Failure to Pay Penalty

The failure-to-pay penalty is calculated based on the amount of tax you owe. The penalty is 0.5% for each month the tax is not paid in full. There is no maximum limit to the failure-to-pay penalty. The penalty is calculated from the original payment deadline (the original April 15th filing deadline) until the balance due is paid in full.
Interest

Interest is calculated based on how much tax you owe. Interest rates change every three months. Currently, the IRS interest rate for underpayment of tax is 5% per year. The interest is calculated for each day your balance due is not paid in full.
IRS interest rates are variable and are set quarterly. For historical IRS interest rates, see this chart at TaxAlmanac.org.


So basically, if you pay in all taxes due on time, you can file your actual return whenever you want and there is no penalty (because failure-to-file penalty is calculated based on TAXES DUE, so no penalty if no taxes due).

- DDB
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Postby HueyLD » Fri Oct 09, 2009 11:43 am

So basically, if you pay in all taxes due on time, you can file your actual return whenever you want and there is no penalty (because failure-to-file penalty is calculated based on TAXES DUE, so no penalty if no taxes due).

ddb,

You've got it!! The IRS doesn't care about filing if the gov. owes you money. In fact, a lot of people missed out on the 3-year window to file and get their refunds. It is very unfortunate because they were the ones who could benefit the most by filing tax returns within the 3-year window.
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Postby Adrian Nenu » Fri Oct 09, 2009 12:35 pm

I did not see anything on risk of loss. Something like this would have been helpful:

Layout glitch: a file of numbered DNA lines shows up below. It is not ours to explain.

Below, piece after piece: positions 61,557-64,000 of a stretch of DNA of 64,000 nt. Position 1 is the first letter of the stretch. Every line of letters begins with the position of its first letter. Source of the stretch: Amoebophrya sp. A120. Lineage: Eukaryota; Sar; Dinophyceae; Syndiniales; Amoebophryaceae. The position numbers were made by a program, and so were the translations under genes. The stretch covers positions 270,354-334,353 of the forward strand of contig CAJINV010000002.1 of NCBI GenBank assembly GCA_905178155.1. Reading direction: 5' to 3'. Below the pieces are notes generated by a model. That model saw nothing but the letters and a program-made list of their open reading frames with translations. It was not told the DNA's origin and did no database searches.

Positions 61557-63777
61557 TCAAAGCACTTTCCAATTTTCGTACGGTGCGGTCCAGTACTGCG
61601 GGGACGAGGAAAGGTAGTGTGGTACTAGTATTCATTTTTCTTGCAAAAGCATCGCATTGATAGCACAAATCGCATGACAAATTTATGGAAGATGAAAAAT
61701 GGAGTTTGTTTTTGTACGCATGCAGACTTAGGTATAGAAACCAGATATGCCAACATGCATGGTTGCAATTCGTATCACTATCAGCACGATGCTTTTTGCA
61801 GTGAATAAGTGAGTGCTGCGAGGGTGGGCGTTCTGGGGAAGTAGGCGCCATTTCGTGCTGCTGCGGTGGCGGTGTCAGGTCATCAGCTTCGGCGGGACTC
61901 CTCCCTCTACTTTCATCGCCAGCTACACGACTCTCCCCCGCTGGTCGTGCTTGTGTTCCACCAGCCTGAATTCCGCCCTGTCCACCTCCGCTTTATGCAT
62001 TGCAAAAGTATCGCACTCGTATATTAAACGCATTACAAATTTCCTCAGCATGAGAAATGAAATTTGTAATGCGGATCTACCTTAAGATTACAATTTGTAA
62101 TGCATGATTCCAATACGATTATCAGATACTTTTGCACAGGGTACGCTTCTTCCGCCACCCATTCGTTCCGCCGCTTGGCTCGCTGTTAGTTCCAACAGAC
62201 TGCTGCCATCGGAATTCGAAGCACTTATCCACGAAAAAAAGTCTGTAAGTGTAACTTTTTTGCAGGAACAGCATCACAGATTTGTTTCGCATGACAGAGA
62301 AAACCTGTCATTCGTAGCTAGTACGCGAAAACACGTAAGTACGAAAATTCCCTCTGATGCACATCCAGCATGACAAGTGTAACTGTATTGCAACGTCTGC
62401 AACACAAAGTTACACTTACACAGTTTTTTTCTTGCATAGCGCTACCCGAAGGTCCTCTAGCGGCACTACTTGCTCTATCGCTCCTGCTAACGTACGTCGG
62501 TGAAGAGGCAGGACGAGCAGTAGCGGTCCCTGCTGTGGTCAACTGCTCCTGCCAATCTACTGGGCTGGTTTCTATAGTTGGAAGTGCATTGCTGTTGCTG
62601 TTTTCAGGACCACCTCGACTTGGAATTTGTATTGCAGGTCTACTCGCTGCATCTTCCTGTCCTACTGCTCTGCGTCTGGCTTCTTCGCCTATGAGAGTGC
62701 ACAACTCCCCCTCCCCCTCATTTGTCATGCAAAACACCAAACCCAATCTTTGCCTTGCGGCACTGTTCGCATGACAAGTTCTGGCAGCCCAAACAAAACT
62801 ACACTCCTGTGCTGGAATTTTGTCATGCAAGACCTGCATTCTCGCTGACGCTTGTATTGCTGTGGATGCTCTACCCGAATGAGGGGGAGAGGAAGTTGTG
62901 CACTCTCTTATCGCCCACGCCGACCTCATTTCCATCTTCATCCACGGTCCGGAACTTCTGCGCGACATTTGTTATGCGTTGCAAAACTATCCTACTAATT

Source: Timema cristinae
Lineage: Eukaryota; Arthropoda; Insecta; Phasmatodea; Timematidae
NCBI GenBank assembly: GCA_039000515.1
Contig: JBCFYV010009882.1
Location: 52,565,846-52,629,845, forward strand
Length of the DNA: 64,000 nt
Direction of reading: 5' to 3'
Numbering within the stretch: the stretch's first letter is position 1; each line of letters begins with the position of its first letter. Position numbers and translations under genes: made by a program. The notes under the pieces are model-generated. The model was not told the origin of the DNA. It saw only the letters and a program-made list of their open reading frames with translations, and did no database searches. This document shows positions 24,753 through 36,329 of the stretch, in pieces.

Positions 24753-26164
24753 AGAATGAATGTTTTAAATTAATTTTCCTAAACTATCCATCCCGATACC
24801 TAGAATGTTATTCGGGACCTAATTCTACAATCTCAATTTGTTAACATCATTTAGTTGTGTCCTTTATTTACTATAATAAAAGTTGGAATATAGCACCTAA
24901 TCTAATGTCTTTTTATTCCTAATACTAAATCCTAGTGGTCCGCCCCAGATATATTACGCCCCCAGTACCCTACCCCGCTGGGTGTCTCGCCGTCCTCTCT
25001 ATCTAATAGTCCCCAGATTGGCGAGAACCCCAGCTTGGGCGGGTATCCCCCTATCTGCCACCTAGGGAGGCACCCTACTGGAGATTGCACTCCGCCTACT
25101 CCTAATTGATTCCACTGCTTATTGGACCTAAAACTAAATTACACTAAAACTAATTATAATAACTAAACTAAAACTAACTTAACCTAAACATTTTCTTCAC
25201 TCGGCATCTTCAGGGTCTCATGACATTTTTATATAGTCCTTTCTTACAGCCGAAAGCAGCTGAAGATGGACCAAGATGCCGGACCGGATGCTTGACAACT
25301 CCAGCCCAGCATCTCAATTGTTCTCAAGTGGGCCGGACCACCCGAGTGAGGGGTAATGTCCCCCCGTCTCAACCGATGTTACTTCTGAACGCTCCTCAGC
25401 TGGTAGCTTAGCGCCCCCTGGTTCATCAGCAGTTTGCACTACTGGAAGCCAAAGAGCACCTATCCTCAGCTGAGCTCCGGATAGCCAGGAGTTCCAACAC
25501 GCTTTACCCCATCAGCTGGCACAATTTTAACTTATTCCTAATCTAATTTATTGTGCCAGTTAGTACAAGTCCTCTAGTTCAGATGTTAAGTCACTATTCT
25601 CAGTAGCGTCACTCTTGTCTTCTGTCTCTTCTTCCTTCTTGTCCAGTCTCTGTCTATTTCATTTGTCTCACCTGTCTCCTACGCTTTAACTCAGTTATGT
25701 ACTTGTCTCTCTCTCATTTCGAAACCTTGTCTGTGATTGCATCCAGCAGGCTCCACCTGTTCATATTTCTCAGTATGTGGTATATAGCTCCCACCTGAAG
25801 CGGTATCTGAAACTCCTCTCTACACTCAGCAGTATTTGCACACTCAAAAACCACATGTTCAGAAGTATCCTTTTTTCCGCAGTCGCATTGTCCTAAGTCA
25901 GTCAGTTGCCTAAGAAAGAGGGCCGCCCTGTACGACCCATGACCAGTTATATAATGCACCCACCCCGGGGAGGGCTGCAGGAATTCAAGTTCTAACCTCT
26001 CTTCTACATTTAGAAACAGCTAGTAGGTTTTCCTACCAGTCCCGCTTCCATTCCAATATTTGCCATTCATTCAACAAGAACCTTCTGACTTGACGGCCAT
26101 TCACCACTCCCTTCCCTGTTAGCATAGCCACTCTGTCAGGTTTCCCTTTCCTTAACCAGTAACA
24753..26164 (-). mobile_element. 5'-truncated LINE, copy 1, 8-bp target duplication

Standard Deviation: Another term used throughout the industry and a new requirement for understanding by investors. It reflects the volatility of an investment per past history and is one of the major tools to compare the riskiness of one investment to another. The graph is the easiest way to understand. I have taken some liberties with the presentation to make it easier to comprehend. The height of the bell shaped curve represents the average return of the investment. As you can see by graph A, it is taller at a 10% return than graph B with a 7% return. But the real issue is the width of the curve. THE WIDER THE CURVE, THE MORE VOLATILITY. THE WIDER THE CURVE, THE GREATER THE RISK. Further, each graphs represents the dispersion around the mean. Say what? More simply, it means how mush the pluses and minuses were for the time frame selected. And the last restriction is that one standard deviation represents the pluses and minuses that could be expected in 68% of the time. Look at graph A and the numbers for stocks over the last 50 years (roughly). The stock market has returned an average of 10% per year but in 68% of the time, the return has been minus 20% and plus 20%. That means that you could have gotten as low as -10% (10% average minus 20%= -10%) or as high as 30% (10% + 20% = 30%). That's a big swing- and remember it was even greater if you look at the WHOLE graph which is wider still.